It is comforting to see that you are handling your grief well. As you know by now, no one handles it the same way. Individuals who have never had someone like a spouse or child die have no concept of what it’s like. Yet, we should not discount their genuine acts of consoling. When people indicate that we can get through this grief, I want to scream at them. Grief is NOT something we get through, get over, etc. Grief is something we learn to live with. We don’t stop loving that person when they die; therefore, we don’t stop grieving either. There are stages of grief, and with each, we become stronger. To not grieve is unhealthy, but I believe it is also unhealthy to end the grief. Learn from our grief, and we will re-enter our changed life a stronger and more compassionate people. I hope you are still writing in your journal. It will become invaluable once you start writing that book about this stage of your life. HUGS

    • dgkaye

      Chuck, thanks so much for passing by and passing on your wisdom. Everything you said is bang on. I know, cuz I’m living it, and I’m reading a lot about it. When you said, “Grief is NOT something we get through, get over, etc. Grief is something we learn to live with.” You captured it perfectly. And yes, oh my, I probably have enough for one book already as it’s my personal writing that has become a conductor for grieving. Everything reminds of something else, and suddenly something else to write about. Thank you again my friend for passing on your message. I know well how you’ve walked in the shoes.<3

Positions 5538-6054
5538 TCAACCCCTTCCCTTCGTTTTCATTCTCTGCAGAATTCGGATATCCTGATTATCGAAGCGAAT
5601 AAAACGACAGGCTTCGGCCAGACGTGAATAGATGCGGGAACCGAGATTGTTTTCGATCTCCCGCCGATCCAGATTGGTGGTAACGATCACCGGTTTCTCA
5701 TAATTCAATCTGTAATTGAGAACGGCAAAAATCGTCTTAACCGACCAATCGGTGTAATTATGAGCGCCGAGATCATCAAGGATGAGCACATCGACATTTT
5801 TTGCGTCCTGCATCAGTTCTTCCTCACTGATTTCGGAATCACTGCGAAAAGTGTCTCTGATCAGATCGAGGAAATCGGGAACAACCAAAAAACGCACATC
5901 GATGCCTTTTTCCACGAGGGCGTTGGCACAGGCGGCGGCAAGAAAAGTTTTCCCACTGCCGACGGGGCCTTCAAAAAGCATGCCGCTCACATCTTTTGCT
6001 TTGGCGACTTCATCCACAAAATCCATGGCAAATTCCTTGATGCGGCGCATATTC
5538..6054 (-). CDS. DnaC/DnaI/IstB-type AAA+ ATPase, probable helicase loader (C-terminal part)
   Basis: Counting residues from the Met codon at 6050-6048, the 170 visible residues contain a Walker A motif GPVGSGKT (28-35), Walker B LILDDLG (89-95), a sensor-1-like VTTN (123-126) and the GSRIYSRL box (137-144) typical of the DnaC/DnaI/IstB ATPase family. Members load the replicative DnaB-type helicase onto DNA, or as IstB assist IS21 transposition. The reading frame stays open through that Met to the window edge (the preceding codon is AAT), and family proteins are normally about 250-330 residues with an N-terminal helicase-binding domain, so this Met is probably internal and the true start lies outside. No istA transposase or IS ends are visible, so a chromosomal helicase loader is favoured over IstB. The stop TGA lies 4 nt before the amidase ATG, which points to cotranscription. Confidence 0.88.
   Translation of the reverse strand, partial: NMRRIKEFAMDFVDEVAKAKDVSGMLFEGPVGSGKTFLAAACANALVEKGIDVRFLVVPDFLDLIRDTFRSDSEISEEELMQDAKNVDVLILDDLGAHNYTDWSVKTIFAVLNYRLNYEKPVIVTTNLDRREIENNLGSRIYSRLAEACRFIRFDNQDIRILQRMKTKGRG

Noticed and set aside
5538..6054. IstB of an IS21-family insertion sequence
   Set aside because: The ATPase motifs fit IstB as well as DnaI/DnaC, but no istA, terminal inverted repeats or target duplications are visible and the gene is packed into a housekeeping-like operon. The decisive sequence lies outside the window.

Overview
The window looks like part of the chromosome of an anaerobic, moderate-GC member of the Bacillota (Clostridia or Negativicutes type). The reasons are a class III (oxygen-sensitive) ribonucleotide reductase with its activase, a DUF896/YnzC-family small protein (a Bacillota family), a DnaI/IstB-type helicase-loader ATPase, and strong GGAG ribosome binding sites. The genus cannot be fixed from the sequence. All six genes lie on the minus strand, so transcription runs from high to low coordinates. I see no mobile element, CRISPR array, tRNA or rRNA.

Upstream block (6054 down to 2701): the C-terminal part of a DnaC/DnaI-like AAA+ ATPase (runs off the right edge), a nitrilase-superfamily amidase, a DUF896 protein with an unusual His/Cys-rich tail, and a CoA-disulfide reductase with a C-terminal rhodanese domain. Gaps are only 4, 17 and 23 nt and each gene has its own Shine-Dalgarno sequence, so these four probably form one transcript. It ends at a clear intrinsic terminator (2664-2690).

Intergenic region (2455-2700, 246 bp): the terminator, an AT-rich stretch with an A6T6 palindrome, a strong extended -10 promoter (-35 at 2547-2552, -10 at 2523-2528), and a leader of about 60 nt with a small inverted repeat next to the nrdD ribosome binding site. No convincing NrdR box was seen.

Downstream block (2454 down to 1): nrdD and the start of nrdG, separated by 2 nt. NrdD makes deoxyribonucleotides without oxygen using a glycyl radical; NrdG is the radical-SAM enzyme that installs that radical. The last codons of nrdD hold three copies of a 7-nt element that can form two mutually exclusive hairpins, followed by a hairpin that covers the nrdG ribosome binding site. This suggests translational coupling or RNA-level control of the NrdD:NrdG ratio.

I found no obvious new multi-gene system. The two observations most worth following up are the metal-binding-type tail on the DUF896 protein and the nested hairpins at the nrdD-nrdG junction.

• John Maberry

    A whole long list of–what else, bookmarks for when it happens in my life. Assuming I’m the last one standing, sitting or . . . This looks like another useful one to add to the list! Thanks and keep on moving through. The next stage will be there when it’s your time to deal with that one.

  • Liesbet

    Thanks for the review. This sounds like a book that has many wisdoms and dimensions to it, Debby. I bet it made you snicker a few times as well. 🙂

  • Diana Peach

    What a touching description of where you are, Debby. It seems the books are letting you know that you aren’t alone as they share the authors’ journey and wisdom. This one sounds heartfelt and honest, a trusty companion through grief. Most of us will go there someday, and I plan to keep the these in mind. Thanks for the insightful review.

  • Olga Núñez Miret

    It sounds like an amazing book and an amazing woman, Debby. It’s always a relief to know that you are not alone, but it’s also true that each one of us has to find his/her own way. Stay safe, and keep reading comforting books.

  • Hilary Melton-Butcher

    Hi Debby – you’ve given us a great write-up here … your own very new experience comes through, as too your appreciation that others can give you a perspective on life now and ahead. A really good thought provoking read … I feel for you, but so appreciate this post – with lots of thoughts as life carries you along … Hilary

    • dgkaye

      Hi Hilary. Thanks so much for your feedback. I’m so glad you enjoyed learning about Nora and her journey and how it can relate to so many of us. Hugs xo